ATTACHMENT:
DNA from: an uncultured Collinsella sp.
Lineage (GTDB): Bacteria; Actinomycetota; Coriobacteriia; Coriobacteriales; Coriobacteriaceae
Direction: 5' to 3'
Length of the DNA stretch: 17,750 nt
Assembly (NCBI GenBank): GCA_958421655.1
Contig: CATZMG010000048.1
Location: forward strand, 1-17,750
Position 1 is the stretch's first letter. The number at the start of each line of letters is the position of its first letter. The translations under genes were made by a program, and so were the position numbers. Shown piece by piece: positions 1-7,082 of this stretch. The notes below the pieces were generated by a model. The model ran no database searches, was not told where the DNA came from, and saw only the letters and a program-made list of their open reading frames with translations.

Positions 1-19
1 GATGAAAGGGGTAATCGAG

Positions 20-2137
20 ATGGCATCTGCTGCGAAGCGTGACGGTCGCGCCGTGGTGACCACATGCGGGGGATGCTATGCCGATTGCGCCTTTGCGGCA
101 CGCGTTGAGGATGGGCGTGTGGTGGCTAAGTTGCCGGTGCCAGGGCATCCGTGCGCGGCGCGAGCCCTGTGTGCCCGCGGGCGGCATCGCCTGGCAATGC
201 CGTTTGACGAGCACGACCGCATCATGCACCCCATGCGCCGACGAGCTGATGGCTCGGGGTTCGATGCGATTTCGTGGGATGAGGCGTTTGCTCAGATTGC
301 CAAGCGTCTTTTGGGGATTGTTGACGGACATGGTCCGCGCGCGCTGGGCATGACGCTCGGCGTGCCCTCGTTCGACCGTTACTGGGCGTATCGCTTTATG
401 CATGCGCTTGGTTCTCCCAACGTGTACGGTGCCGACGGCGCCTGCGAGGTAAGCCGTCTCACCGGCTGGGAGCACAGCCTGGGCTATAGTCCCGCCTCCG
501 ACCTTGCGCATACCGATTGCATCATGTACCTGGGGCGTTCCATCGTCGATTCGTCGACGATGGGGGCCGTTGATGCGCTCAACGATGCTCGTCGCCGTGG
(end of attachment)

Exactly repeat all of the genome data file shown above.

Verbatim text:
DNA from: an uncultured Collinsella sp.
Lineage (GTDB): Bacteria; Actinomycetota; Coriobacteriia; Coriobacteriales; Coriobacteriaceae
Direction: 5' to 3'
Length of the DNA stretch: 17,750 nt
Assembly (NCBI GenBank): GCA_958421655.1
Contig: CATZMG010000048.1
Location: forward strand, 1-17,750
Position 1 is the stretch's first letter. The number at the start of each line of letters is the position of its first letter. The translations under genes were made by a program, and so were the position numbers. Shown piece by piece: positions 1-7,082 of this stretch. The notes below the pieces were generated by a model. The model ran no database searches, was not told where the DNA came from, and saw only the letters and a program-made list of their open reading frames with translations.

Positions 1-19
1 GATGAAAGGGGTAATCGAG

Positions 20-2137
20 ATGGCATCTGCTGCGAAGCGTGACGGTCGCGCCGTGGTGACCACATGCGGGGGATGCTATGCCGATTGCGCCTTTGCGGCA
101 CGCGTTGAGGATGGGCGTGTGGTGGCTAAGTTGCCGGTGCCAGGGCATCCGTGCGCGGCGCGAGCCCTGTGTGCCCGCGGGCGGCATCGCCTGGCAATGC
201 CGTTTGACGAGCACGACCGCATCATGCACCCCATGCGCCGACGAGCTGATGGCTCGGGGTTCGATGCGATTTCGTGGGATGAGGCGTTTGCTCAGATTGC
301 CAAGCGTCTTTTGGGGATTGTTGACGGACATGGTCCGCGCGCGCTGGGCATGACGCTCGGCGTGCCCTCGTTCGACCGTTACTGGGCGTATCGCTTTATG
401 CATGCGCTTGGTTCTCCCAACGTGTACGGTGCCGACGGCGCCTGCGAGGTAAGCCGTCTCACCGGCTGGGAGCACAGCCTGGGCTATAGTCCCGCCTCCG
501 ACCTTGCGCATACCGATTGCATCATGTACCTGGGGCGTTCCATCGTCGATTCGTCGACGATGGGGGCCGTTGATGCGCTCAACGATGCTCGTCGCCGTGG